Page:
Multilingual Metal Music: Sociocultural, Linguistic and Literary Perspectives on Heavy Metal Lyrics

Riitta-Liisa Valijärvi
University College London, UK and Uppsala University, Sweden

Charlotte Doesburg
University College London, UK

Amanda DiGioia
University College London, UK

Product Details
18 Dec 2020
Emerald Publishing Limited
312 pages - 152 x 229mm
Emerald Studies in Metal Music and Culture
This multi-disciplinary edited collection explores the textual analysis of heavy metal lyrics written in languages other than English, including Yiddish, Latin, Russian, Austrian German, Spanish and Italian. The volume features fascinating chapters on the role of ancient language in heavy metal, the significance of metal in minority-language communities, Slovenian mythology in metal, heavy metal lyrics and politics in the Soviet Union and Taiwan, processing bereavement in Danish black metal, cultural identity in Norwegian-medium metal, and the Kawaii metal scene in Japan, amongst others.

Applying a range of methodological approaches - from literary and content analysis to quantitative corpus methods and critical approaches - the book conceptualises various forms of identity via lyrical text and identifies a number of global themes in heavy metal lyrics, including authenticity, parody and the desire to sound extreme, that reoccur across different countries and languages.

The book is essential reading for researchers and students of metal music and culture, as well as those with broader interests in cultural studies, musicology, literary studies and popular culture studies.
Introduction; Riitta-Liisa Valijärvi, Charlotte Doesburg, and Amanda DiGioia 
Part 1. Texts and Intertextuality 
Chapter 1. Yiddish Metal as a Manifestation of Postvernacularity; Lily Kahn 
Chapter 2. Baudelaire and Black Metal: Performing Poetry under Perestroika; Caroline Ardrey 
Part 2. National, Cultural, and Minority Identity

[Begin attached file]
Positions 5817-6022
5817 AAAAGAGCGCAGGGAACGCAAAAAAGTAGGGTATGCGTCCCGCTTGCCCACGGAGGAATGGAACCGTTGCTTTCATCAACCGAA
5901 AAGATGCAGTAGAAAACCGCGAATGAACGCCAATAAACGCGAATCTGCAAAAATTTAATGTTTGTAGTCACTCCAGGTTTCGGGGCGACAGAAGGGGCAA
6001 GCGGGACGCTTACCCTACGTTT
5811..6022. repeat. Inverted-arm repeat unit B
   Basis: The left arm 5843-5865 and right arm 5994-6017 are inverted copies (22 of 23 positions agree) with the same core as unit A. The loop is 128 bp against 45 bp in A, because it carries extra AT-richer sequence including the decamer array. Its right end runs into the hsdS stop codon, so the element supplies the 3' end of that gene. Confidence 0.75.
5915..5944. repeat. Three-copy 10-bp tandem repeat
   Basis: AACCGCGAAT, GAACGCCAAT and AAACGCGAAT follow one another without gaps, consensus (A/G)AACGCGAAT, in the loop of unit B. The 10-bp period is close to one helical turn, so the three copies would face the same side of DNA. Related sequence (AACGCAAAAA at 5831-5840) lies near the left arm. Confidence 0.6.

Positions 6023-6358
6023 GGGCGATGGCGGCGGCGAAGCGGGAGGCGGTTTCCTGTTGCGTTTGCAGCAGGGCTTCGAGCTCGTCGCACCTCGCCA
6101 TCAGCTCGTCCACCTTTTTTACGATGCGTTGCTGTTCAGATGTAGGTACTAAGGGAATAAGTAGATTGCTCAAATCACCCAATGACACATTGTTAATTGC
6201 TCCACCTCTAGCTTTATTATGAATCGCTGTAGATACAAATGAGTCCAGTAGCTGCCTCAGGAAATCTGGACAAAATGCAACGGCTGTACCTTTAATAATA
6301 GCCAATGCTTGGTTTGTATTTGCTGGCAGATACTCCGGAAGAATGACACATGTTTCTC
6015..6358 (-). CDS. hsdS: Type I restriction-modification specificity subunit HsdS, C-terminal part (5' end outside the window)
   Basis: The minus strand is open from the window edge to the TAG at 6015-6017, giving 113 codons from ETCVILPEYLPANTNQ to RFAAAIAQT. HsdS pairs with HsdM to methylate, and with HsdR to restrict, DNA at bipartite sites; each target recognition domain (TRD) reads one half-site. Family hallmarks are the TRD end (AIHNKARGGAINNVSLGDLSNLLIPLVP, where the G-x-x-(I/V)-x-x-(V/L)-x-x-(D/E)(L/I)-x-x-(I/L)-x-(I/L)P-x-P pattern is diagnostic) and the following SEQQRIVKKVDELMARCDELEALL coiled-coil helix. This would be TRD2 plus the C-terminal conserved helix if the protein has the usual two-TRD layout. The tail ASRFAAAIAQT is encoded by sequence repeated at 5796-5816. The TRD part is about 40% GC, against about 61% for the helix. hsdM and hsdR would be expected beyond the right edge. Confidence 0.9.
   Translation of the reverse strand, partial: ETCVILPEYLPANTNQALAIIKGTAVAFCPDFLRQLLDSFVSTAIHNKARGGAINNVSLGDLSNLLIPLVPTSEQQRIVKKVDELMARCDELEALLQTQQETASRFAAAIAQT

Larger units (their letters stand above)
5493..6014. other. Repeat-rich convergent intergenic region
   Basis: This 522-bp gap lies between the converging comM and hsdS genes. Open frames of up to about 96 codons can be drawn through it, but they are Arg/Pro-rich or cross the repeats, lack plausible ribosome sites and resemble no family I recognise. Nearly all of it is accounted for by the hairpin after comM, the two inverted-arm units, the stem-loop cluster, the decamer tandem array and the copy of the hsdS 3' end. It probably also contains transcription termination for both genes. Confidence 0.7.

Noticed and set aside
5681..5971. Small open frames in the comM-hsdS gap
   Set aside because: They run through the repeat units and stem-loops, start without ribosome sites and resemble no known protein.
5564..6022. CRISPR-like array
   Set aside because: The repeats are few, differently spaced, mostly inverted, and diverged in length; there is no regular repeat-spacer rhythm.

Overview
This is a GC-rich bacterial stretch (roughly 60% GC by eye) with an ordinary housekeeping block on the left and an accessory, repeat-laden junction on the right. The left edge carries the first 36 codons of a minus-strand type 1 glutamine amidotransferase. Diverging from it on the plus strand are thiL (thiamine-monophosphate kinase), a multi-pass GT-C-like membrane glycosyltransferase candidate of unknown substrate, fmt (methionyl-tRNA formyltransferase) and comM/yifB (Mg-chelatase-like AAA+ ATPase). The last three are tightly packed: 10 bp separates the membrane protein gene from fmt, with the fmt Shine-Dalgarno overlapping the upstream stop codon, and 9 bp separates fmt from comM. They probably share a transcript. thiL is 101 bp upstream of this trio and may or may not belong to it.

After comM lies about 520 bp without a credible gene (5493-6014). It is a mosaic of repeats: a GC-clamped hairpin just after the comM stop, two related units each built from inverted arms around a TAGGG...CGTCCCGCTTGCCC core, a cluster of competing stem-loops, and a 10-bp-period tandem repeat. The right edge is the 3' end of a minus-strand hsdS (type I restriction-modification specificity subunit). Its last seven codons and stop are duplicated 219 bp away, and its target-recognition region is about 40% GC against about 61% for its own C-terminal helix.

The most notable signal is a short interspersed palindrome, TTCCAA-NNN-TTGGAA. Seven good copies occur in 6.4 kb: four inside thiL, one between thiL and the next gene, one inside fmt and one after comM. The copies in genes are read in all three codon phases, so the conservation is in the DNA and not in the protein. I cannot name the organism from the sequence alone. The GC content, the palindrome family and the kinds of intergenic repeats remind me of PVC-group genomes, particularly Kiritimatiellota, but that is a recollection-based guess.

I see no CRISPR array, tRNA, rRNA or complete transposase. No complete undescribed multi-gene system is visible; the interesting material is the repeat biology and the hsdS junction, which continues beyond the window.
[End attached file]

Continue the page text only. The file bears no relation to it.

Chapter 3. Større enn tid, tyngre enn natt – The Interplay of Language and Cultural Identity in the Lyrics of Norwegian Metal Bands; Imke von Helden 
Chapter 4. Spanish and Non-Spanish Perspectives on El Cid in Heavy Metal: Identity Vindication, Cultural Appropriation and Islamophobia; Amaranta Saguar García 
Chapter 5. At the Crossroads of Nordic Traditions and Languages: The Representation of the Swedish-Speaking Finnish Community in Finnish Heavy Metal; Lise Vigier 
Part 3. Processing Oppression, War, and Bereavement 
Chapter 6. Poetic Analysis of the Anti-War Song Muerte en Mostar by the Spanish Heavy Metal Band Desafio; Elena-Carolina Hewitt 
Chapter 7. Vocalizing a Troubled Past: A Case Study of Political Activism in Taiwanese Metal; Kevin Kai-wen Chiu 
Chapter 8. Til Opalsøens Dyb ‘To the Depths of Opal Lake’: On Bereavement, Locality, and Intimacy in Danish Black Metal Lyrics by Orm; Tore Tvarnø Lind 
Part 4. Local, Global, Authentic, and Funny 
Chapter 9. I Custodi dell’Accaio Inox: Language as an Interface Between the Global and the Local in Italian “Heavy Metal demenziale”; Karl Farrugia 
Chapter 10. The Paradoxical Usage of Austrian Dialects of German in Metal Music; Peter Pichler 
Chapter 11. Delusions of Grandeur? Producing Authentic Metal Music in the Soviet Union; Dawn Hazle 
Chapter 12. Is kawaii Metal? Exploring aidoru/metal Fusion Through the Lyrics of Babymetal; Lewis Kennedy 
Part 5. Ancient Languages and Mythology 
Chapter 13. Nata vimpi curmi da: Dead Languages and Primordial Nationalisms in Folk Metal Music; Simon Trafford 
Chapter 14. Verba Bestiae: How Latin Conquered Heavy Metal; Flavio M. Cecchini, Greta H. Franzini, and Marco C. Passarotti 
Chapter 15. Local Folk Tales, Legends, and Slavic Mythology in Slovenian Heavy Metal Lyrics: A Quantitative Analysis; Anamarja Šporčič and Gašper Pesek
Riitta-Liisa Valijärvi is Principal Teaching Fellow in Finnish and Minority Languages at University College London, UK, and Senior Lecturer in Finno-Ugric Languages at Uppsala University, Sweden. Her previous publications include Finnish Tutor (2017) and North Sámi: An Essential Grammar (2017), along with articles in journals such as European Journal of Cultural Studies and Linguistic Landscape.

Charlotte Doesburg is a researcher in the School of Slavonic and East European Studies at University College London, UK. She has previously published on the influence of the Kalevala on the works of J.R.R. Tolkien.

Amanda DiGioia is a researcher in the School of Slavonic and East European Studies at University College London, UK. Her previous publications include Childbirth and Parenting in Horror Texts (2017) and Duelling, the Russian Cultural Imagination, and Masculinity in Crisis (2020), along with articles in journals such as Horror Studies and Metal Music Studies.

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